The King’s Speech – A coaching story worth the Oscar

The King’s Speech – A coaching story worth the Oscar


Many of you have most probably watched the movie “The King’s speech”. This movie is a coaching story that every single coach must absolutely watch.

Geoffrey Rush (playing Lionel Louge, a speech therapist) uses coaching in treating severe speech disorder of Colin Firth (playing King George V). In hard times, when entire world is slowly slipping into war, a state needs a trustworthy and reliable king. The king that is able to keep the nation’s spirits up in the darkest of times. The stakes are very high.

As the King’s therapist, while working on his voice Lionel is also paying close attention to his complete personality, especially deeply rooted beliefs that couldn’t have been handled by traditional means. Lionel’s method is extraordinary and as a coach he:

  • Insists on an authentic relationship, not allowing the role of the King to fully determine it. Lionel talks to an ordinary man, even referring to him as His Royal Highness Bertie. The roles we have in life provide us with the sense of identity that makes us feel safe and makes our world predictable. Increased identification with the roles is often making personal change very difficult. In this coaching story, it is the task of a coach to counter all the negative and limiting assumptions regarding the role in order to make his client behave in a different way than usual.
  • Doesn’t allow ego to interfere while working with such a famous client. When he heard who the client was for the first time, we were able to see that he answered the call shortly. After that, he went back to his routine immediately, insisting that even the Duke of York must come to his place and ask for help personally.
  • Has positive attitude, constantly believes in change and shows strong belief that the King is able to learn to speak properly. The coach believes in his client even when the client is not able to see all of his potentials on his own.
  • Raises the bar very high in order to achieve success. For example, working with King can turn out to be successful only if it is done on a daily basis in Lionel’s office. The coach must insist on conducting the coaching process in a way that is the most suitable for his client. If the process is adjusted now and then in order to meet some instant wishes of a client, there will be no required results.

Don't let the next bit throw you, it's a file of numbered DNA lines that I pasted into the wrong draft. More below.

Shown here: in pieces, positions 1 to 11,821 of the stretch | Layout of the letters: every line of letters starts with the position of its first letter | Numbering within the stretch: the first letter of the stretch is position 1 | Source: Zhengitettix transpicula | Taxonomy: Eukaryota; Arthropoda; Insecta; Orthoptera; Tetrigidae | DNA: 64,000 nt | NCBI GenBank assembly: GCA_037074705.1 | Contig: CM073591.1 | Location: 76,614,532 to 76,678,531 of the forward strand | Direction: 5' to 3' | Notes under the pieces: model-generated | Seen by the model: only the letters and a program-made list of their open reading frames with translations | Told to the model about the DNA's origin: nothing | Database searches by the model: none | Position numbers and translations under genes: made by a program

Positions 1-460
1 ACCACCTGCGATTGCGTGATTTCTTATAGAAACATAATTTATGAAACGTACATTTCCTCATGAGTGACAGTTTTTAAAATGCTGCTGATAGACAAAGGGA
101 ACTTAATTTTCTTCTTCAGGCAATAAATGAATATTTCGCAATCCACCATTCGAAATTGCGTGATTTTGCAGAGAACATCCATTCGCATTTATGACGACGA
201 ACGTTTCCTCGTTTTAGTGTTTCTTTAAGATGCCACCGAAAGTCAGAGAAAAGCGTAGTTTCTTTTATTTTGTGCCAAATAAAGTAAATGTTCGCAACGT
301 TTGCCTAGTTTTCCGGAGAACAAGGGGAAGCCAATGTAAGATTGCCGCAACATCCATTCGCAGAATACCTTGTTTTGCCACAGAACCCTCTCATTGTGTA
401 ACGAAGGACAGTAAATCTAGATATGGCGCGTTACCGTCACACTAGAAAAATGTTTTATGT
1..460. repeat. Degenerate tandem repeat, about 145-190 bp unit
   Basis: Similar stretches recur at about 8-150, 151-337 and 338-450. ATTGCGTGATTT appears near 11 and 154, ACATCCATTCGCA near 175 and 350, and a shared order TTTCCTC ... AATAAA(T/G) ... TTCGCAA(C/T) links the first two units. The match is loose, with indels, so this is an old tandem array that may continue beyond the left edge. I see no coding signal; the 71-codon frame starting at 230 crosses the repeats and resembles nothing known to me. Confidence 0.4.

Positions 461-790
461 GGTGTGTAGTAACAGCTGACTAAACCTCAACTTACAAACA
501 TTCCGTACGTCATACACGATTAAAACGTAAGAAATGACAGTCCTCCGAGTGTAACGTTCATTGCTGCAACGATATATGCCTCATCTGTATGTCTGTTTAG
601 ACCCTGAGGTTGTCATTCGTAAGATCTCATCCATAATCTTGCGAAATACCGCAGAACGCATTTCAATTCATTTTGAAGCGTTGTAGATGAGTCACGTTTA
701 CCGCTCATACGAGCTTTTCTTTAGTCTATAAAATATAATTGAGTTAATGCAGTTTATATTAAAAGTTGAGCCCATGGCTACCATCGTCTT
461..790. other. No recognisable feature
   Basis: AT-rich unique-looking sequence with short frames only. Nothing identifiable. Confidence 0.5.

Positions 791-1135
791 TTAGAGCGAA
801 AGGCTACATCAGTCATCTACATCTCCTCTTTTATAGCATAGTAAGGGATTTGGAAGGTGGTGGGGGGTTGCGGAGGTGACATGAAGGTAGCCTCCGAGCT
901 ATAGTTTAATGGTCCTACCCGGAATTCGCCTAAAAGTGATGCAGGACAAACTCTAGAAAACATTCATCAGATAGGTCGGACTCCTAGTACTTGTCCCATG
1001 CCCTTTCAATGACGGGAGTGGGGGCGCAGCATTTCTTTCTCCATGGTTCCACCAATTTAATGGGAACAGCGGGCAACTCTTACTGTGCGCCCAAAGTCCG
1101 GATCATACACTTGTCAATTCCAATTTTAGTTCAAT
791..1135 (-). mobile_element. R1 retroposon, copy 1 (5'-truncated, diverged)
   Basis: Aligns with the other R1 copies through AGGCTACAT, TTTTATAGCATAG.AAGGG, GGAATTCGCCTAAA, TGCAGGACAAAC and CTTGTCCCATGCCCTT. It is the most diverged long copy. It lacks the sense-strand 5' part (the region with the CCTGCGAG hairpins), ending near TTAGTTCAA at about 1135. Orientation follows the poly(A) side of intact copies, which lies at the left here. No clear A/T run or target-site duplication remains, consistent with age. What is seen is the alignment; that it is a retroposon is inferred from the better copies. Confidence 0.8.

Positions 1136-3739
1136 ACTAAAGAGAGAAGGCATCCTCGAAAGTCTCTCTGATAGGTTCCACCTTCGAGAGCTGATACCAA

• Involves entire body into the process by asking from George to even roll around the floor, shake his body and release himself from his old patterns and beliefs by doing so. Bad habits are also rooted in our body: playing, dancing and making your body move might lead to discovering new possibilities.
  • Makes the king question himself. Lionel confronts George with the reality of his stammering not being as unbeatable as he has always thought. Moments in which he reveals that he is perfectly capable of even reading Shakespeare fascinate him, as well as the moments in which Lionel makes him angry. These moments are opening new possibilities for him, they show him that permanent change is possible, and they strengthen his dedication to the entire process. When we detect cracks in our beliefs, we are then able to see and expand our expectations about building something new.
  • Insists that George regularly practices new habits and ways in his behavior. Eccentric Lionel knows from his experience what methods work and he makes the King do his part well.
  • Practicing is the essence of creating sustainable change and growth. Neuroplasticity (a term Lionel has never heard of) enables changing even deeply rooted behavior and patterns of thinking. It’s all about practicing.

After all, everything that we learn in this coaching story must be applied in practice. We will now quote Yoda, who says: ‘Do. Or do not. There is no try.’ It’s that moment in which our desires and tendencies face reality. The moment in which the ideal confronts the real.

Brilliant last scene in which King George addresses the nation (the third of the entire world’s population at that time) is filled with tension, but the King’s capacity to surpass the old ways is also there, being put on a test in an amazing moment.

There’s so much to be noticed in this movie. In the case you have already watched it, watch it again with everything previously written in your mind. In the case you still haven’t, make it your priority since you will be able to recognize coaching in it, although the term of coaching did not exist at that time.

What are the things from this movie that could be used in coaching? In what way can you become even more supportive to your client? Are you ready to make some very big demands for your client regarding the conditions, in order to improve the quality of coaching?

What are some of the elements of coaching that you have noticed from Lionel, that we could use as well?

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